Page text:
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This article has been peer reviewed. It is the authors' final version prior to publication in Neuroscience Letters, Volume 636, January 2017, Pages 16-26.

The published version is available at Copyright © Elsevier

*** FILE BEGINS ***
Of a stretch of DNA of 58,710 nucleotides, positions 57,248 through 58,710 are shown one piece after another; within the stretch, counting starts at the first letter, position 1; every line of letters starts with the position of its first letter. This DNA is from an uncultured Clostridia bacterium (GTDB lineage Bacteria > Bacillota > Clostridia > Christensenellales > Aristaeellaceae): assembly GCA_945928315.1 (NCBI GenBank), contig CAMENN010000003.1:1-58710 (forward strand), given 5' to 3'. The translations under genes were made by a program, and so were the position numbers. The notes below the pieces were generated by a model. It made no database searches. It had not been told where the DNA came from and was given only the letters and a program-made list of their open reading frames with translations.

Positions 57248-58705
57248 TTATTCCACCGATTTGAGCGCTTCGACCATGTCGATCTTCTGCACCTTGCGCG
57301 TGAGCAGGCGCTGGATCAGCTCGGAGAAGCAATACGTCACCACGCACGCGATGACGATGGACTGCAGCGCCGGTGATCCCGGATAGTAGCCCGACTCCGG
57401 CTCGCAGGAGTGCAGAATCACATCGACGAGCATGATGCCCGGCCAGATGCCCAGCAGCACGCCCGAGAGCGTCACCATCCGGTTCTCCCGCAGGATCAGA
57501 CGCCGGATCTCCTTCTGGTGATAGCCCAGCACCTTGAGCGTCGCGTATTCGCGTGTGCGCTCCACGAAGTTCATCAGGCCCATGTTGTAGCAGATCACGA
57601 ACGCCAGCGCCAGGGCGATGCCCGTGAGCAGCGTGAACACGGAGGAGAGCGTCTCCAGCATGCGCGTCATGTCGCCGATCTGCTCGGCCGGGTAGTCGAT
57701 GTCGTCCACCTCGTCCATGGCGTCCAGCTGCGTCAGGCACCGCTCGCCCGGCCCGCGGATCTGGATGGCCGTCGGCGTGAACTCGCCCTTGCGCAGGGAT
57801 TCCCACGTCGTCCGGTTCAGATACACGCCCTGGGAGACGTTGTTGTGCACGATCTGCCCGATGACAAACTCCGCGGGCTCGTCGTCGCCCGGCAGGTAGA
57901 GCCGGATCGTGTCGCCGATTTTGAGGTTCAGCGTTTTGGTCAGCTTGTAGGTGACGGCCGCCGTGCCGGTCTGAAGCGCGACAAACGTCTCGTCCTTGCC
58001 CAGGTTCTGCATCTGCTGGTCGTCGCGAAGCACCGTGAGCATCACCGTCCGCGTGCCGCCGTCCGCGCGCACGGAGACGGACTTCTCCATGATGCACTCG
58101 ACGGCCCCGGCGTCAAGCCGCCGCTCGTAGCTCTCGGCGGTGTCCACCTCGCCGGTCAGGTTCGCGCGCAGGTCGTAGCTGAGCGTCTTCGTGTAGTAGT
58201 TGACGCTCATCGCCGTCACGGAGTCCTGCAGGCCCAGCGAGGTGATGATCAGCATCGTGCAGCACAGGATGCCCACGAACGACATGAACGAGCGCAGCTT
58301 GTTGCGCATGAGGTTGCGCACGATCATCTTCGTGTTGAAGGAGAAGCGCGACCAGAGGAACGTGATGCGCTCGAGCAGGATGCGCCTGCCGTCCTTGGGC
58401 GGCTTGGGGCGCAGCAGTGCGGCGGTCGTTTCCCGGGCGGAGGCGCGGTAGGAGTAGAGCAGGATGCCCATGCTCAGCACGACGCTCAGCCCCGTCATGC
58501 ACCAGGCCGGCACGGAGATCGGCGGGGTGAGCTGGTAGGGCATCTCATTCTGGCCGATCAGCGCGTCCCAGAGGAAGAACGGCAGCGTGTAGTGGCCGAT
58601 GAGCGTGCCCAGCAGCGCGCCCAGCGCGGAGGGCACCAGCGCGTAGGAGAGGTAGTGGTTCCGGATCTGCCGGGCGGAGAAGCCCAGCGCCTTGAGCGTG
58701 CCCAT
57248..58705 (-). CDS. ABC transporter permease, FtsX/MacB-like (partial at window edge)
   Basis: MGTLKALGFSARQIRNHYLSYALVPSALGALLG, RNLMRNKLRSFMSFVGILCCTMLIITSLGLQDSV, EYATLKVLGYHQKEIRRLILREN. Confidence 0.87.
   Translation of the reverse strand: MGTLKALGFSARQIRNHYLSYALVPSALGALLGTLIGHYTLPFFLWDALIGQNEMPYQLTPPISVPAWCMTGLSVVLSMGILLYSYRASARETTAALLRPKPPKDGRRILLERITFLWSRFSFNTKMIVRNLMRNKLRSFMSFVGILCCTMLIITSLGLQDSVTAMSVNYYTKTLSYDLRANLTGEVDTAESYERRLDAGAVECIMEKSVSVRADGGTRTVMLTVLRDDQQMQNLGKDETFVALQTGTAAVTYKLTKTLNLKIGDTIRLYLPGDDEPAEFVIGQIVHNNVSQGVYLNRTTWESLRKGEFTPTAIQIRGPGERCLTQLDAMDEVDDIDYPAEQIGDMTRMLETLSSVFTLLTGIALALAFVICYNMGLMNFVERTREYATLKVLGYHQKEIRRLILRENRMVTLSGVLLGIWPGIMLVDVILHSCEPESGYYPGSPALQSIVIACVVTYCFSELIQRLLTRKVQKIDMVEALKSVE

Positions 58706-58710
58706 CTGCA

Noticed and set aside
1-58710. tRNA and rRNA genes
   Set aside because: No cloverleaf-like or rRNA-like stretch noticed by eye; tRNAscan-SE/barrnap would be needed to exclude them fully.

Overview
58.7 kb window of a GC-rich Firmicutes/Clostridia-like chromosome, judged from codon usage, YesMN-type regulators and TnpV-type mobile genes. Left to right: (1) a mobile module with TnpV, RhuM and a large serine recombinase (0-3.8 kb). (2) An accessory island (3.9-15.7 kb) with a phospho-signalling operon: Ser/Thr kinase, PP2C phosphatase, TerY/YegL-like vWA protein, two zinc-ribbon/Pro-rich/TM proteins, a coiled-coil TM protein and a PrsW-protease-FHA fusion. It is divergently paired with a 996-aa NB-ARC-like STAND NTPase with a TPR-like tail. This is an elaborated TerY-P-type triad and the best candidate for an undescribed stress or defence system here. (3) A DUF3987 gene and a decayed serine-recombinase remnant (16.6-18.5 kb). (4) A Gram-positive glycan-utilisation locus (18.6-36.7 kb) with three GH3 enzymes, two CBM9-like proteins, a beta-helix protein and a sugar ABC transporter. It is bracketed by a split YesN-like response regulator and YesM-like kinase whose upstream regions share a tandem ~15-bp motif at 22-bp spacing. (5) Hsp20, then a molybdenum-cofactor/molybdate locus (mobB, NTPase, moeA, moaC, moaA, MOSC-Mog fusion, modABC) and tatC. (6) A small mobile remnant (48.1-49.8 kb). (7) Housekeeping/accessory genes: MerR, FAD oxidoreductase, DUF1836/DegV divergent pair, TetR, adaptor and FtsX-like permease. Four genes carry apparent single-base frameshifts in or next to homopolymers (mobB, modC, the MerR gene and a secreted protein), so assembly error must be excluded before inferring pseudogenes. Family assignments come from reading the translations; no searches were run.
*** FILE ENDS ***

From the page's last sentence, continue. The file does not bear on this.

Amyotrophic lateral sclerosis (ALS) and frontotemporal dementia (FTD) are two apparently distinct neurodegenerative diseases, the former characterized by selective loss of motor neurons in the brain and spinal cord and the latter characterized by selective atrophy of frontal and temporal lobes. Over the years, however, growing evidence from clinical, pathological and genetic findings has suggested that ALS and FTD belong to the same clinic-pathological spectrum disorder. This concept has been further supported by the identification of the most common genetic cause for both diseases, an aberrantly expanded hexanucleotide repeat GGGGCC/ CCCCGG sequence located in a non-coding region of the gene C9orf72. Three hypotheses have been proposed to explain how this repeats expansion causes diseases: 1) C9orf72 haploinsufficiency-expanded repeats interfere with transcription or translation of the gene, leading to decreased expression of the C9orf72 protein; 2) RNA gain of function-RNA foci formed by sense and antisense transcripts of expanded repeats interact and sequester essential RNA binding proteins, causing neurotoxicity; 3) Repeat associated non-ATG initiated (RAN) translation of expanded sense GGGGCC and antisense CCCCGG repeats produces potential toxic dipeptide repeat protein (DPR). In this review, we assess current evidence supporting or arguing against each proposed mechanism in C9 ALS/FTD disease pathogenesis. Additionally, controversial findings are also discussed. Lastly, we discuss the possibility that the three pathogenic mechanisms are not mutually exclusive and all three might be involved in disease.



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